Recent outages or slowdowns at Salesforce.com have brought to our attention that, as good as on demand computing is, it is still a creation of fallible humans and subject to the occasional mishap.
I was surprised to learn that the December slowdown was due to a database bug and that the impending upgrade to something called MirrorForce (mirrored data centers) might not have made any difference. There was a bug in the database software that caused the slowdown and that is a product that Salesforce.com sources outside.
So what do we take away from this?
Well, for starters, there is no such thing as perfection or 100% up time. That’s not to make excuses for Salesforce.com and truth in reporting requires me to say that the company is a client. If anything, this simply drives home the fact that we really are dealing with a new kind of utility — the information utility — and that it has all of the goodness and badness of other utilities. Like other utilities you become dependent on them and though they may try to be perfect, sometimes they let you down.
That gets me thinking about back up and redundancy. Many hospitals, for example, have back up generating capacity in case the electric service goes down. In such a case, a generator which is cranked by a natural gas-powered diesel kicks in when there’s an interruption. But that’s an expensive proposition and one not usually opted for by residential consumers.
In the on demand world what would the equivalent be? I guess you’d need both redundant power and a server on premises but with that you reduce or even eliminate the cost savings you got when you went with the hosted solution to begin with. That won’t work. What probably will work, and what’s already out there is the increasing redundancy inherent in wireless and handheld devices. Most on demand CRM providers I know, and many traditional providers too, offer some kind of ability to down load data to little multi-function devices that mobile users have come to depend on.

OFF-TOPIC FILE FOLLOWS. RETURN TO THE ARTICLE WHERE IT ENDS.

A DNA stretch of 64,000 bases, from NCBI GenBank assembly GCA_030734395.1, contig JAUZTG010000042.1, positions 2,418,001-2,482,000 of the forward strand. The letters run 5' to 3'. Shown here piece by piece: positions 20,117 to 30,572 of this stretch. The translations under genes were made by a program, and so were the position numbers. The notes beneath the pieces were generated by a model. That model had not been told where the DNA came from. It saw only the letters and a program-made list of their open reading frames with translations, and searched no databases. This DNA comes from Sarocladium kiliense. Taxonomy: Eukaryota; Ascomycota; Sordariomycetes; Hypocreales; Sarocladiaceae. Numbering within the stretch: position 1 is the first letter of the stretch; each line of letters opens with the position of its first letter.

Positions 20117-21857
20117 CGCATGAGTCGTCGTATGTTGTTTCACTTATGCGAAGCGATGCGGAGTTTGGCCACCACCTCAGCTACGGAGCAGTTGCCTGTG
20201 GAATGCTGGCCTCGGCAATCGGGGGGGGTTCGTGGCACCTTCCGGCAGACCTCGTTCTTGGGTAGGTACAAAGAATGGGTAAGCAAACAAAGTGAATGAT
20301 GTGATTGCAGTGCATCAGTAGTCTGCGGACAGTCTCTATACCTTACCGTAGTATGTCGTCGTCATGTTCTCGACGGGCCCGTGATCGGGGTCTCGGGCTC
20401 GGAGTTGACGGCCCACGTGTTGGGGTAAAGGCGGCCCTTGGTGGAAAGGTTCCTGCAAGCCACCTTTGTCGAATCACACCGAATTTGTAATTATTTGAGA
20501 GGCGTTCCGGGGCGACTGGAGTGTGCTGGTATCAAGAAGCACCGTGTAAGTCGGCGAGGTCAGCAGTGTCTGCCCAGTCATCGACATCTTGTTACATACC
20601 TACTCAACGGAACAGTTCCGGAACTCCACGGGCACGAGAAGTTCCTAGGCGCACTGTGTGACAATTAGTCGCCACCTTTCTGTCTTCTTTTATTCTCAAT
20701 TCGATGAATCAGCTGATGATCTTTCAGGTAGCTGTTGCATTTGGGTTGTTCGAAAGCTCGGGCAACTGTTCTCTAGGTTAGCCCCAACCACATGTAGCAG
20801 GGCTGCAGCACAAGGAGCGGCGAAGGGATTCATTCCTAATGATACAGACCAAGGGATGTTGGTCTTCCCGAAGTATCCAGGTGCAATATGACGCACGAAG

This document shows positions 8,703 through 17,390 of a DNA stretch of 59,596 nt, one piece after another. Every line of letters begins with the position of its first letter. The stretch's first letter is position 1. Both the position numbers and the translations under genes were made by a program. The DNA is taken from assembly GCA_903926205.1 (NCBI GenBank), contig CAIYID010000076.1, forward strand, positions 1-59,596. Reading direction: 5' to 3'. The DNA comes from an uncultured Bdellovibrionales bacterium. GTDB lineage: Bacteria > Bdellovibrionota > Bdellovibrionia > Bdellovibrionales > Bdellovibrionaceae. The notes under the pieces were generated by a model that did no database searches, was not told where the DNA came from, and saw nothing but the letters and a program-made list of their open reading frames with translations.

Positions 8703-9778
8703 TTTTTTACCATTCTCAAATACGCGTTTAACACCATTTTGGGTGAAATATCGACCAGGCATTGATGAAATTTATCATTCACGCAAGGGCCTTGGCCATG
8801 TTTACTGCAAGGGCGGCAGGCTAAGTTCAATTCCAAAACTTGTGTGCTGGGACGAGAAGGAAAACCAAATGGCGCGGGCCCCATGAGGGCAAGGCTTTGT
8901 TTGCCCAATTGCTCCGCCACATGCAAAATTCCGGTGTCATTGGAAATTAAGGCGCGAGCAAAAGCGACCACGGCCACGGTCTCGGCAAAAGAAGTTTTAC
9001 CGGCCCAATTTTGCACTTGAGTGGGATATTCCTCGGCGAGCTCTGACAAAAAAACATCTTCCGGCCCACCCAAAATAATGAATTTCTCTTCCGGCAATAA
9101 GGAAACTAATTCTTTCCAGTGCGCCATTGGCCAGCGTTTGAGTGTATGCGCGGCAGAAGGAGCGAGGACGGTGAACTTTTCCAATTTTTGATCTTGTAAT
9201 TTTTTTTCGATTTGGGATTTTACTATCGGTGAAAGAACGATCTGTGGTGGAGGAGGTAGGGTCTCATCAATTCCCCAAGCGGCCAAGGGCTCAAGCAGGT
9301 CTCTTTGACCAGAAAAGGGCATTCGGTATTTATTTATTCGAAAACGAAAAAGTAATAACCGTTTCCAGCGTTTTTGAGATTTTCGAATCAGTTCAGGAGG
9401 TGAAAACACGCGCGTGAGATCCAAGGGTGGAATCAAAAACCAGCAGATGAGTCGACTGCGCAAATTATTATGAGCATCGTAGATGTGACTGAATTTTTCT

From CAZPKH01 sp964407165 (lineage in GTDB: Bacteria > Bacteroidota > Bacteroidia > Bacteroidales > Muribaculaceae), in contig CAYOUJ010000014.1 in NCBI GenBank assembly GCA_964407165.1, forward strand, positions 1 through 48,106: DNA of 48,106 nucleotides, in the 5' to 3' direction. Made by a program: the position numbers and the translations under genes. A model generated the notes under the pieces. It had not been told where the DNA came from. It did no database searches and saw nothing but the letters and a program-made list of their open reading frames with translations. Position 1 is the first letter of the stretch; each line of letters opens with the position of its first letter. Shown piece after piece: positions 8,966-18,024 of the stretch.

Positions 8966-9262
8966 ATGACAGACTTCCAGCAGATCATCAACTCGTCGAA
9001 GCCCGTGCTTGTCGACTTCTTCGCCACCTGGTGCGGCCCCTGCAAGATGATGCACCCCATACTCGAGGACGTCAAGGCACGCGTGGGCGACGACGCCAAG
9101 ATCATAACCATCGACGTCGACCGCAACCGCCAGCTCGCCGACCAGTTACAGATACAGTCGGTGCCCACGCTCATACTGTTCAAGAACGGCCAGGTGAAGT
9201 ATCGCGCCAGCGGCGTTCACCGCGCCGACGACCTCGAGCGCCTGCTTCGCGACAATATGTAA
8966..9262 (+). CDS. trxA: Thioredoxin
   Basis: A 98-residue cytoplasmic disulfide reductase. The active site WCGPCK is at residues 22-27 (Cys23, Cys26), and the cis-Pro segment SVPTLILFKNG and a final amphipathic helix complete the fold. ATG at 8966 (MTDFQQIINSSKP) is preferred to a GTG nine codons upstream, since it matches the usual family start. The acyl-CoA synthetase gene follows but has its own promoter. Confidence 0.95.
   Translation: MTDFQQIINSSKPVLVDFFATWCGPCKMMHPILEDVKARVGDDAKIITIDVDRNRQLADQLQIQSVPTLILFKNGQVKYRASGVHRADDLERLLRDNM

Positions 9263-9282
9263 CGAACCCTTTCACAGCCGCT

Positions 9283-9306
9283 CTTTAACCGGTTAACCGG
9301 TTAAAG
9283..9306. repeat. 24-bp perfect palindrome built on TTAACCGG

Perhaps it won’t be long before plugging in these devices becomes SOP (in many places it already is) when you are in the office to ensure hot backup of at least your most immediately needed data. A few hundred bucks for a PDA is beginning to look like cheap insurance. Also, there might be an emerging market here for devices that have extra memory or other features that make them more useful as redundant hot spares. In fact, its possible all this could result in a new category for PDA vendors. After all, the PDA is a lot more valuable as a tool than an investment in redundant power.
On another, related, matter, kudos to the Salesforce.com management team for taking ownership of the problem and clearly communicating to the customer base what went wrong and what was being done to fix the problem, as well as to institute safeguards against a future problem. They also said they were sorry and reiterated their goals for service and up time. To me that was pretty good crisis management.